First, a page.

When I Met Inigo Montoya

I thought I’d take some time to share a few classics I enjoy—of a sword fighting variety of course! These sword fighting movies are the ones that gave me some of my earliest inspiration and still do to this day.

The Duellists

This is probably my all time favorite sword fighting flic. From 1977, this was Ridley Scott’s directorial debut. It stars Harvey Keitell and Keith Carradine as two officers in Napoleon’s army who pursue each other through a series of duels over the course of two decades. The sword fights are gritty and diverse from smallsword, to backsword, to mounted combat. They are not all artful but they give a feeling of authenticity that speaks to the reality of many sword fights. Even more amazingly the movie is based on a true story that is itself even more amazing than the screenplay.

The Adventures of Robin Hood

One of my first cinematic inspirations as a child was watching classic movies with Errol Flynn. The actor interestingly enough died in Vancouver, the home of Academie Duello. The real sword fighting star of most of these movies was Basil Rathbone who matched Errol’s charisma with superb fighting skill. The Adventures of Robin Hood from 1938 broke a ton of new ground in film sword fights and is still copied in sword fights to this day. From fighting up and down the circular stairs of a castle to the iconic witnessing the fight through its cast shadows.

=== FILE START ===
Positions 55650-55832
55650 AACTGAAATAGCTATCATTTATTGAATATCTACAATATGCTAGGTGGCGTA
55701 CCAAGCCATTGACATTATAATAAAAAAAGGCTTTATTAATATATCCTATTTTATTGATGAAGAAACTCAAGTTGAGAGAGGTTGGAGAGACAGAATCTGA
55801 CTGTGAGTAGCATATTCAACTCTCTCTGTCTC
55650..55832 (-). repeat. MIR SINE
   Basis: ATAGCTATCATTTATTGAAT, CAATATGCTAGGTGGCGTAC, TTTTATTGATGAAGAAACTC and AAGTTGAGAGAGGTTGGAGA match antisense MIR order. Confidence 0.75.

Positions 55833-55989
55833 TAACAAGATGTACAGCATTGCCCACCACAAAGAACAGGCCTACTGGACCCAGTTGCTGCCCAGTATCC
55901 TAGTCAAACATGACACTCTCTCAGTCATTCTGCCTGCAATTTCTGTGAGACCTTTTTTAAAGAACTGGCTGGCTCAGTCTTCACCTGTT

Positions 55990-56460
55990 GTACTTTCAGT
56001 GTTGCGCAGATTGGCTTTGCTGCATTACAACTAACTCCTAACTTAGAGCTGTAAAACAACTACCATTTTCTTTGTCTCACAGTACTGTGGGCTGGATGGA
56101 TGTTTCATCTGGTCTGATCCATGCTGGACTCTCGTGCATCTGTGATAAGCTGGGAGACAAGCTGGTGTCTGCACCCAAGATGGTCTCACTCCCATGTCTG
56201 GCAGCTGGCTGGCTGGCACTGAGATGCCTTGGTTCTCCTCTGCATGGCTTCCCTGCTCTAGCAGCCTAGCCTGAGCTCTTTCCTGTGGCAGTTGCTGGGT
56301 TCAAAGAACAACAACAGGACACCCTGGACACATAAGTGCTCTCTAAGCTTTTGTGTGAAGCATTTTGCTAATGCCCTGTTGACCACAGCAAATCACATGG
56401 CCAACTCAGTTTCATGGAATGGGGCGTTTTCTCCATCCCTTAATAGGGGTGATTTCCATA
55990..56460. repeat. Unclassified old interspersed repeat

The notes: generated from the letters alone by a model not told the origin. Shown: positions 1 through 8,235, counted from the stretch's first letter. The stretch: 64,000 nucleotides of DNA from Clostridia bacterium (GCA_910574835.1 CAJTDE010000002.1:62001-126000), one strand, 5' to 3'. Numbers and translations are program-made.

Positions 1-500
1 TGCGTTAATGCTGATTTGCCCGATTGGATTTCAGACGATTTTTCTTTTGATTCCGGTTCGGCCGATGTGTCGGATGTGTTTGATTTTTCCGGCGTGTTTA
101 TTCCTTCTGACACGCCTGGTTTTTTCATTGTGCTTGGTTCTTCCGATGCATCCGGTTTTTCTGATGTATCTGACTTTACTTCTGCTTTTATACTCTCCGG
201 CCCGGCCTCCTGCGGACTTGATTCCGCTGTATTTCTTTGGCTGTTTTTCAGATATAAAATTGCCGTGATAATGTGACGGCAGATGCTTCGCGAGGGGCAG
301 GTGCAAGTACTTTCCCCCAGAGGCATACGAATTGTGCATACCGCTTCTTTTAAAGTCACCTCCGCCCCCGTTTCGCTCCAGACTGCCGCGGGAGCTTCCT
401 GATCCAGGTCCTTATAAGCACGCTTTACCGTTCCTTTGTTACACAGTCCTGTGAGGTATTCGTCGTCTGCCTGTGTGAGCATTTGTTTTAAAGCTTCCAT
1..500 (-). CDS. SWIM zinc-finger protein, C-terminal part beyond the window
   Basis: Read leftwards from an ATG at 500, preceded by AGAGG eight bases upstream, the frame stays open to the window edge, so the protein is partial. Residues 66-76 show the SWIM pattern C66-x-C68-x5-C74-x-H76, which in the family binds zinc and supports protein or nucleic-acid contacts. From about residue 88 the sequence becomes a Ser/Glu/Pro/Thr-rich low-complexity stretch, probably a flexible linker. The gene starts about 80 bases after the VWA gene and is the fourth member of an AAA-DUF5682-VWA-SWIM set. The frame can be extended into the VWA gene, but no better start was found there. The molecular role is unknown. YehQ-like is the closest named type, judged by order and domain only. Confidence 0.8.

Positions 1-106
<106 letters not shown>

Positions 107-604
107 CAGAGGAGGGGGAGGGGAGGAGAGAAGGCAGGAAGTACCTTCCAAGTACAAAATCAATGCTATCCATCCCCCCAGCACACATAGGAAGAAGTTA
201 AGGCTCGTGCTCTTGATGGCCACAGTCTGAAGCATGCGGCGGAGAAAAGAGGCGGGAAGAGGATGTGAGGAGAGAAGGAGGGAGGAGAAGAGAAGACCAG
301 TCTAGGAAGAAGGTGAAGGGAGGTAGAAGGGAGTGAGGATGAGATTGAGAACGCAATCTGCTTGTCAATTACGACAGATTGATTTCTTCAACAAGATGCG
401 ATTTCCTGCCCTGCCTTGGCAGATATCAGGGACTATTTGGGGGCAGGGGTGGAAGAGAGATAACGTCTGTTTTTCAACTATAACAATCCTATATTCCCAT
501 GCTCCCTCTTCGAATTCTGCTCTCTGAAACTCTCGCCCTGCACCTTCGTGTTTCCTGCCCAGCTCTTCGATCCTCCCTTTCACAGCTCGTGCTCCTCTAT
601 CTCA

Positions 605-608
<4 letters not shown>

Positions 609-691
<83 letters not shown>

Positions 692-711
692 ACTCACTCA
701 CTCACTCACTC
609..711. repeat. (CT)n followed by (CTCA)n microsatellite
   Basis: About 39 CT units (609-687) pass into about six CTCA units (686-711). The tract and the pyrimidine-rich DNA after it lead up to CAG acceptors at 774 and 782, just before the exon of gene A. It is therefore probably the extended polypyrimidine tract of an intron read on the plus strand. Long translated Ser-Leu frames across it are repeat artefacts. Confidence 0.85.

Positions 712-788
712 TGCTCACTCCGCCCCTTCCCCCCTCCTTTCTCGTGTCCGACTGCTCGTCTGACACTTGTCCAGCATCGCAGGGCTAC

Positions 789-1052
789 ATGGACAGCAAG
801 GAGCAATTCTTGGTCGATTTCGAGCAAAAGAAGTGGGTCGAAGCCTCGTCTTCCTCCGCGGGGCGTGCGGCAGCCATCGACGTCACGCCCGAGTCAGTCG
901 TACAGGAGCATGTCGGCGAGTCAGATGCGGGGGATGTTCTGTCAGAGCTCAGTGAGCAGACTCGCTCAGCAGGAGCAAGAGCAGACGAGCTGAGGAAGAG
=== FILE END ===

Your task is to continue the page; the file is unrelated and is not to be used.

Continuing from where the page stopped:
Errol was notoriously drunk on set so Basil had to carry a lot of the action himself. Yet somehow the two were an excellent team creating some very engaging fight scenes.

The Three Musketeers

The Three Musketeers is the most remade movie in film history with over 100 productions of it shot around the world since 1903. Many of them are excellent but I have two particular favorite versions:

The 1948 version staring Gene Kelly. I only saw this version a few years ago but was blown away. Gene Kelly’s fight scenes are some of the most acrobatic ever shot on film. He back flips his away around his opponents, leaps off a 20 foot cliff into a lunge, and does some serious parkour all with Gene Kelly panache.

The 1973 version stars Michael York as D’Artagnan, follows the novel pretty faithfully, and features some excellent and humourous fights. A favorite is one where the down on their luck Musketeers stage a tavern brawl as a ruse to steal foodusing their sword fighting skills.

The Princess Bride

I had the chance to meet Mandy Patinkin (who played Inigo Montoya) in Academie Duello’s first year. He was filming a television show next to where we were practicing and one of the Assistant Director’s interrupted our class to invite me to come on set and meet him. He told some incredible stories about the 3 months of daily training that director Rob Reiner had them undergo (unheard of in the industry) and how that saved them. When they arrived for filming the iconic fight between Inigo and the Man in Black they found that the Cliffs of Insanity set was completely different than what they had been training for. Bob Anderson (the fight master) and the two actors had to completely rechoreograph, relearn and then shoot the fight in 2 days! It was only because of all the up front time they’d invested that they were able to accomplish this so smoothly.

After telling me these stories Mandy came out to meet my whole class and recreated the scene in the castle hallway where Inigo fights off four guards in his pursuit of count Rughen. He still had it (this was 15 years later). My students swore they’d never wash the spots where he’d stabbed them.

What are your favorite sword fighting classics? Shoot me an email and let me know and I’ll watch them and maybe feature them in a future post!

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